Complaints about timing and quality of food

  1. Mr X was admitted to the home on 26 February. The care plan says, “(Mr X) needs to have a diabetic diet and his meals at regular intervals. He also likes to have his medications with his meals. Therefore, (Mr X) needs to be woken in a morning between 7am-8.30am to have his breakfast; have his lunch about 12.30hrs and his tea at around 17.00hrs”.
  2. Care home records show that Mr A and Mrs X met the manager on 28 February to discuss their concerns that Mr X was having breakfast late, that he was being offered too many eggs, and there was too long a gap between his evening meal and breakfast. The care home notes record, “They claimed that he had rung his nurse call at approx. 07.50hrs, but it was half an hour before someone was able to assist him to get up.” The care note for 27 February is timed at 07.55 and reads ”Checked (Mr X) shouted Hello I went into see him and he asked for breakfast. was awake, was content.” The breakfast was served at 07.58. Mr A says this was recorded on an undated note and may have been written afterwards. The manager also added a list of Mr X’s food preferences to the care plan, at Mr A’s request.
  3. The online care planning and recording system used by the care provider records the time at which a carer makes an entry onto the system, rather than the time of the action. The times recorded for Mr X’s breakfast range from 07.58 to 11.23. Most of the records show that Mr X chose “a balanced diet”, ate most or all of his food and was “content”. Mr A says that either he or his mother visited Mr X every lunchtime and witnessed food being left.
  4. On 6 March and 15 March, Mr A and Mrs X met care home managers again to discuss their concerns about the food quality. Mr A said the soup offered was too spicy, the sandwiches were poor, the choice of dessert (a sweet potato cake) was not to everyone’s taste. The manager asked about the diet Mr X had eaten at home. She arranged for Mr A to meet the home’s chef, in the presence of Mr X, to discuss the food choices further. Mr A was given the opportunity to go through all the menu items and alternatives.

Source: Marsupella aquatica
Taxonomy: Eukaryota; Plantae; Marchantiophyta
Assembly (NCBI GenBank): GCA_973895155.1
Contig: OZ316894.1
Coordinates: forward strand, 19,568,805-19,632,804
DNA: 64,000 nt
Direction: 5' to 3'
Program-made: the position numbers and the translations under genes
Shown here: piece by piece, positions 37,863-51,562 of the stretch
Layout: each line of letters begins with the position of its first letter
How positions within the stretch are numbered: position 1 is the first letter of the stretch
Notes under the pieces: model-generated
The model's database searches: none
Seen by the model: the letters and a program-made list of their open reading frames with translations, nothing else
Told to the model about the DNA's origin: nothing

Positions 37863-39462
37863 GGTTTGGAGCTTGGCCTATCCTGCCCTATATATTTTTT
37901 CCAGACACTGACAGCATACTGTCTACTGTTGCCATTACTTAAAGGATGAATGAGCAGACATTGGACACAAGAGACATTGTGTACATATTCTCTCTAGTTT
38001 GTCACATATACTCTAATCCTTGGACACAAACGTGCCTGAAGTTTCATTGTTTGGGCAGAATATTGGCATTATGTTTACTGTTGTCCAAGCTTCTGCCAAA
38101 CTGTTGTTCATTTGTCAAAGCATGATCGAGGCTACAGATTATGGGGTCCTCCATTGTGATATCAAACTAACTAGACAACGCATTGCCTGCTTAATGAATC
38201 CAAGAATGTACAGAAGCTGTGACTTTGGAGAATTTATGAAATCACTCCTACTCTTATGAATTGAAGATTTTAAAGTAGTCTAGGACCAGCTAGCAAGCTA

5. On 16 March Mrs X went to the home with frozen fish fingers and a tin of baked beans and told staff Mr X was to have that for his dinner as he did not like the food being served. The carer on duty explained she had spoken to Mr A that morning as he said Mr X was finding it difficult to swallow and he did not want him to eat fish at the moment. The care notes record Mrs X said she was in charge of Mr X’s food and fish was difficult to swallow because of the way the staff prepared it. The care notes show that staff served the food which Mrs X had brought: Mr X ‘ate a little’.
  6. The records for the period of Mr X’s stay in the home show that he ate all or most of every meal he chose from the menu.

Medication incident

  1. On the morning of 1 March, Mr A telephoned the care home to complain that despite the care plan, Mr X had not yet been given his breakfast and medication. The care home manager went to investigate what had happened. Her incident report records, “I found that planned care, that I had put on the system the previous day to assist the gentleman to get up, have his breakfast and medications, had not been performed…. the Senior Support Worker was in the process of administering his medications, which he questioned, I double checked them and the wrong dosage of the medications had been put out. This was rectified and the correct dosage given to (Mr X). No evident harm came to (Mr X), as a result of these actions, however, the potential for harm was there.” Mr A says the care home manager was not on duty at the time and actually only became aware of the incident when Mr A telephoned her later.
  2. The care home manager suspended the senior support worker, pending investigation about both absence of planned care and a medication near-miss. Following investigation and then a formal disciplinary hearing the senior support worker was given a written warning and demoted.
  3. The care home manager also completed the statutory notification of the incident to the CQC and raised a safeguarding alert.

Failure to attend to Mr X promptly

  1. Mr A raised concerns about carers’ failure to attend Mr X promptly during the night on 16 March and said the call bell was out of reach.